Dalton and Dillion Stallings, Spencer County 4-H members, competed earlier this month at Morehead State University in the Kentucky Junior Livestock Expo. Dalton (pictured) won Reserve Grand Champion market hog, and Grand Champion Kentucky Proud market hog. Dillion placed second in both of his classes with his two market hogs, and received first place Kentucky Proud with both of those pigs as well. Also pictured is Emily Hume, mentor.
Beginning this week, horse owners across Kentucky could be some of 15,000 “horse-holds” selected by the U.S. Department of Agriculture’s National Ag Statistics Service to contribute critically important information about Kentucky’s horse industry. Organizers urge those receiving a survey in the mail to promptly complete and return the information.
I read somewhere that summer solstice marks the point that it is safe to harvest your garlic. By June 20, the garlic has “cloved-up” in this part of the country, but of course what happens prior to that date may give us a little wiggle room. This year, I harvested on June 19, the earliest in memory and the garlic looks good.
I think about food so much this time of the year because vegetables abound. I just came home from working at Courtney Farms in Bagdad with a load of vegetables that will be presented to Community Supported Agriculture subscribers for a weekend gathering of shared experiences and shared food. We are combining our farming efforts to bring food to local families and that includes the pretty things that can be added and eaten in the mix.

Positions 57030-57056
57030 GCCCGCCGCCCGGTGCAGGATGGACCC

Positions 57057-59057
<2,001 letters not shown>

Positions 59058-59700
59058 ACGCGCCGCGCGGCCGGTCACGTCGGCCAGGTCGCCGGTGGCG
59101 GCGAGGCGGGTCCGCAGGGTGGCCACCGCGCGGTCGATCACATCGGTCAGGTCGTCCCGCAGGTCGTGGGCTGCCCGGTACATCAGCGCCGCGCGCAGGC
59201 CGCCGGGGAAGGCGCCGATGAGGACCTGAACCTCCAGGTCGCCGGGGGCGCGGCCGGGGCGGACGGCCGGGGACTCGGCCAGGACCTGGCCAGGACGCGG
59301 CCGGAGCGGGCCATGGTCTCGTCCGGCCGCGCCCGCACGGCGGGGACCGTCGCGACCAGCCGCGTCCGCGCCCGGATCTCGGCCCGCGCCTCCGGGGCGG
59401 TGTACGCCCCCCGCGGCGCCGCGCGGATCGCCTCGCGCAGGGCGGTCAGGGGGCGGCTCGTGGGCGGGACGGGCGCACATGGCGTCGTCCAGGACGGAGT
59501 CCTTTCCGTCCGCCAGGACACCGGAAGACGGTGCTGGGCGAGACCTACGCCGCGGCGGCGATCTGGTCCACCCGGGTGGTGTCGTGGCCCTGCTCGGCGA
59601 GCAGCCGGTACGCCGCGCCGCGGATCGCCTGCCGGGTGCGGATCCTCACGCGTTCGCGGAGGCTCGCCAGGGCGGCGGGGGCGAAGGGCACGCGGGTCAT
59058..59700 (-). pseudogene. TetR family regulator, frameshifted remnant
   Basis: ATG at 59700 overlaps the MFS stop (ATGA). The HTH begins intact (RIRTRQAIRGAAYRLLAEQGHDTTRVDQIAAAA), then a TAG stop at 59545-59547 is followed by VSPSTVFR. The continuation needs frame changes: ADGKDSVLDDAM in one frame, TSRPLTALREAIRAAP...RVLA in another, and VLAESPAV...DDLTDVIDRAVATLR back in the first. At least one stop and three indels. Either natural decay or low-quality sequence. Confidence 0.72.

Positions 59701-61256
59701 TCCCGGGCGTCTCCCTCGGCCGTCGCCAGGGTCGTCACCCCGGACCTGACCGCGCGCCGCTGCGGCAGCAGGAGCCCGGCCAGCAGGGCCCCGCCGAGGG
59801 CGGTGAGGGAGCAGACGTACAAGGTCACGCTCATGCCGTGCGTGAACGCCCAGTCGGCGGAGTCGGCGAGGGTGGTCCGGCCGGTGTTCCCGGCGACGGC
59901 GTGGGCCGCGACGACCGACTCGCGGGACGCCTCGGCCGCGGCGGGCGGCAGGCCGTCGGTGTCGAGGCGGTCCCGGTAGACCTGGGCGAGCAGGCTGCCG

Although parts of Spencer County received abundant rainfall this last weekend, much of the state has been behind on rainfall since spring began, but the drought has been exceptional in Western Kentucky with some cities 8 and 9 inches below normal rainfall totals. With some of the state’s historically driest months ahead, good pasture management is critical for livestock producers, said forage extension specialists from the University of Kentucky College of Agriculture.
If you have a garden chances are you appreciate nature in all its glory. But, sometimes nature gets in the way of our desires to cultivate. Deer browsing, rabbit munching, squirrel digging, bird pecking, mole trenching and resident vole feasting have all come up in the last two weeks. While I have no silver bullet for any of these problems I do have some practical approaches to offset the shared use of our gardens.
Spectacular blooms and diverse types and varieties make roses a favorite of many Kentucky gardeners. However, warm, humid growing conditions create an ideal environment for serious problems each year with black spot and powdery mildew.
Gardeners can nip these fungal diseases in the bud by planting resistant or tolerant varieties and creating an unfavorable environment for disease development. It may be necessary to use fungicides throughout the summer, especially on susceptible varieties.
Typically ticks begin to appear in late spring and early summer as warm weather sets in, but this year, cases of the annual pest were reported three to four weeks earlier than normal, said specialists with the University of Kentucky Cooperative Extension Service.
The early appearance of ticks is likely due to the weather earlier this year.
“Winter survival was probably higher due to the mild winter, and the tick season started earlier because of the warm spring,” said Lee Townsend, extension entomologist with the UK College of Agriculture.
We have a beautiful prickly pear cactus in bloom right now that is flaunting yellow and orange blooms like a peacock does feathers. It is tucked in a garden on the south side of the house, so it thrives. In fact, this cactus is native to Kentucky even if most people only associate it with the desert Southwest.
When it comes to prickly plants, most of us automatically think of cacti in the desert; there are others with a subtler prick to consider for the mixed border. Look into adding some texture with Acanthus, Echinops and Eryngium.